by Brian Mahany
The Foreign Account Tax Compliance Act (FATCA) doesn’t have many friends these days. Tens of thousands of taxpayers – mostly foreign born Americans, dual nationals, green card holders and Americans living abroad – were caught completely unaware of the foreign reporting requirements. Despite a PR campaign by the IRS, many still are unaware. Unfortunately, the penalties for an unreported account can include 50% of the high balance of the account for each year it wasn’t disclosed.
Foreign banks and hedge funds hate the law too. It is extremely burdensome and costly. In fact, many foreign banks have decided to simply close the accounts of their American clients rather than go through the expense and hassle of complying.
Accountants and many lawyers don’t always understand the rules, either. That means as the IRS gets more aggressive, more and more professionals are going to find themselves becoming defendants in malpractice suits because of their bad or wrong advice.
Now, even Congress is starting to wake up. Congressman David Reichert (Washington), a member of the powerful House Ways and Means Committee, sent a letter last month to IRS Commissioner Douglas Shulman. In his letter he noted the rising concerns from all sides. “I have watched closely the evolution of FATCA over the past months. I have talked with constituents, had discussions with international companies who are looking to comply with the new law, and had conversations with many who both wonder how successful these new policies will be in achieving their intended consequences and what the scale and nature of the inevitable unintended consequences may be,” said Reichert.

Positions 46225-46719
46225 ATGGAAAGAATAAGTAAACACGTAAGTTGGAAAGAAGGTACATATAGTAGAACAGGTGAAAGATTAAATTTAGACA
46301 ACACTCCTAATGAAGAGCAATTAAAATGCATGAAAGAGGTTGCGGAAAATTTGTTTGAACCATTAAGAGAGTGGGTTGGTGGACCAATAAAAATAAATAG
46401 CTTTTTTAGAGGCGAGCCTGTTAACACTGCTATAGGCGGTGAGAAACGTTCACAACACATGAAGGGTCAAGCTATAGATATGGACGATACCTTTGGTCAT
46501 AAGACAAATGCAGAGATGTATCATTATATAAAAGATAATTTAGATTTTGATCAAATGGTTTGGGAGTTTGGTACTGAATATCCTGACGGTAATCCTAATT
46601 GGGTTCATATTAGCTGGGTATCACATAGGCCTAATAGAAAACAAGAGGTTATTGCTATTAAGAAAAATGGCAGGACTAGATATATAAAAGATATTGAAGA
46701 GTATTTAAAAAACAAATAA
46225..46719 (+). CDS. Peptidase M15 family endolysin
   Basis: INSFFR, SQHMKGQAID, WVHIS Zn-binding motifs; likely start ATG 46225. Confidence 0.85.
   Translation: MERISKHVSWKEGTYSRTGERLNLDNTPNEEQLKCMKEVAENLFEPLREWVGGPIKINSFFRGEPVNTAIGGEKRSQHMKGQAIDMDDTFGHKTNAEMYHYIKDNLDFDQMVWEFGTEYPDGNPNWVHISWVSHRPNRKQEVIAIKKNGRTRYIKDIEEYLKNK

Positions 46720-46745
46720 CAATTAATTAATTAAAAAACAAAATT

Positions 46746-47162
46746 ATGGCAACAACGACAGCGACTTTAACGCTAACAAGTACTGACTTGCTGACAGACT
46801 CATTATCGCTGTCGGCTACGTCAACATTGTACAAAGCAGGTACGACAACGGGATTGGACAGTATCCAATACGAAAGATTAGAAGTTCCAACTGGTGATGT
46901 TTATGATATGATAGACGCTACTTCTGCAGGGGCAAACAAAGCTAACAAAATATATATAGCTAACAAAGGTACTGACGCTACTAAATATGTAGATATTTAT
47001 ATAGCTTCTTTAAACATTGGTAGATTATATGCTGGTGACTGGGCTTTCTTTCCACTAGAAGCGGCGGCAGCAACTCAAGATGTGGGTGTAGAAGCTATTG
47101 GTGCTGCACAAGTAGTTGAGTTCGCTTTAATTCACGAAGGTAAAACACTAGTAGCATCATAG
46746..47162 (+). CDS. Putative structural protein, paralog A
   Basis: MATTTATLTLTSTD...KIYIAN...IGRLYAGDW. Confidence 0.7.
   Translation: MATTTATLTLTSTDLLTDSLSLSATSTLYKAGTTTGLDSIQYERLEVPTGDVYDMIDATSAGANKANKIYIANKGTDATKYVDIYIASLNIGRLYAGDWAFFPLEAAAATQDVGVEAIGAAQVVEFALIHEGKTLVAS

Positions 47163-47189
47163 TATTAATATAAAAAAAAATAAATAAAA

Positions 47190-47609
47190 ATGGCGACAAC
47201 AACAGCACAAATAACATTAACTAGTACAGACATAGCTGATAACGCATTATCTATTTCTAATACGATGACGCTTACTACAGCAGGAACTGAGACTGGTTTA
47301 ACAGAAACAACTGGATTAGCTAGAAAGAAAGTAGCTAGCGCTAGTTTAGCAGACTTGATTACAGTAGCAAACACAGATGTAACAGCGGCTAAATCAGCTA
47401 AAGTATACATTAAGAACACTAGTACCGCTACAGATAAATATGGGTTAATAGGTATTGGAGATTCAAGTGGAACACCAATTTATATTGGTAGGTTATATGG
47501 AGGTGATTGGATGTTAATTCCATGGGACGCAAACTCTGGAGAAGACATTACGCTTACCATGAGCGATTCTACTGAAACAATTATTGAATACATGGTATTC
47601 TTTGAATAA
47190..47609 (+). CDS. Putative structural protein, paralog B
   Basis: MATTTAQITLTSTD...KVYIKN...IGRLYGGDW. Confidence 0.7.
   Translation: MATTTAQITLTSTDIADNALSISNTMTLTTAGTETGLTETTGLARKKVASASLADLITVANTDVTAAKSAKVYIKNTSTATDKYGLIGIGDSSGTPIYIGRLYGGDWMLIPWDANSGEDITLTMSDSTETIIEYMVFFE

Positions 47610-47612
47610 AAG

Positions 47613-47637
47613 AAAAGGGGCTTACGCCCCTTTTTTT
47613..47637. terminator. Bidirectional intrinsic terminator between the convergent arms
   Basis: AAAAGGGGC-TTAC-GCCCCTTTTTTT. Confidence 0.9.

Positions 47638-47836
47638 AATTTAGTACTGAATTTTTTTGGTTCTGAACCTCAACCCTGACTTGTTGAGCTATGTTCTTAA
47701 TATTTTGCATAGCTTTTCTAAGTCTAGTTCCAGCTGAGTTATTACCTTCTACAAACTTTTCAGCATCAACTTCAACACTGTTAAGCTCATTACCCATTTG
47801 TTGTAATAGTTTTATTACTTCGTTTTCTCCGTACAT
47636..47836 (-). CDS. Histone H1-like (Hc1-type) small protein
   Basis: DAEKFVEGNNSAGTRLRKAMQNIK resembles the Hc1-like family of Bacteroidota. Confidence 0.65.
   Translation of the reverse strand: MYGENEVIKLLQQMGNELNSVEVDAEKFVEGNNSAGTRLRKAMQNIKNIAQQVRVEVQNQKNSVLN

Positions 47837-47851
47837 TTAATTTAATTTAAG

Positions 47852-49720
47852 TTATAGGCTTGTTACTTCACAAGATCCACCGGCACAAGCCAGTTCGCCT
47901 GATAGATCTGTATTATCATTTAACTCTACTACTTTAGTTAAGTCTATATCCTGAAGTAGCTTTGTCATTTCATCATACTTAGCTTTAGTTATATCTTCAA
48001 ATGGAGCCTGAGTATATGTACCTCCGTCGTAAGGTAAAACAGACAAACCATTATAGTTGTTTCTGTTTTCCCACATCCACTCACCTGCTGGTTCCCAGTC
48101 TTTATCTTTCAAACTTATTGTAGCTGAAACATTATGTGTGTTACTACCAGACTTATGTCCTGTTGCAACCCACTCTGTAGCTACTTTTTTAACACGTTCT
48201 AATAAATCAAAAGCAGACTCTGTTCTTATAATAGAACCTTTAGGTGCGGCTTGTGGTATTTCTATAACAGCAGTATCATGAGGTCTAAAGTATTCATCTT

While much of the complaining has been from taxpayers and foreign banks, Reichert questioned how FATCA might hurt the sale of U.S. Treasury securities. Much of our treasury bonds are sold to foreigners. Will fears of reciprocal taxation and improper withholding get buyers away? Banks that don’t comply are subject to a stiff tax by the IRS. Reichert worries that some foreign banks may simply avoid buying Treasury bonds for fear that a FATCA mistake may subject them to tax.
Whenever a broad new tax scheme is unveiled, there are always unintended consequences. Foreign financial institutions were originally scheduled to begin complying with the new law in 2013. The IRS, however, recently extended the compliance date for foreign banks. Hopefully the extra time will allow some of the “unintended consequences” to be identified and resolved before they occur.
The international tax lawyers at Mahany & Ertl represent both taxpayers and financial institutions. If you have questions or concerns about FATCA, FBARs, foreign owned real estate or similar issues, give us a call. For more information, contact attorney Bethany Kroes at or by telephone at (414) 223-0464.
Mahany & Ertl – America’s Tax Lawyers. Offices in Milwaukee, Wisconsin; Detroit, Michigan; Portland, Maine; Minneapolis, Minnesota and coming soon, San Francisco, California. IRS tax reporting services available worldwide.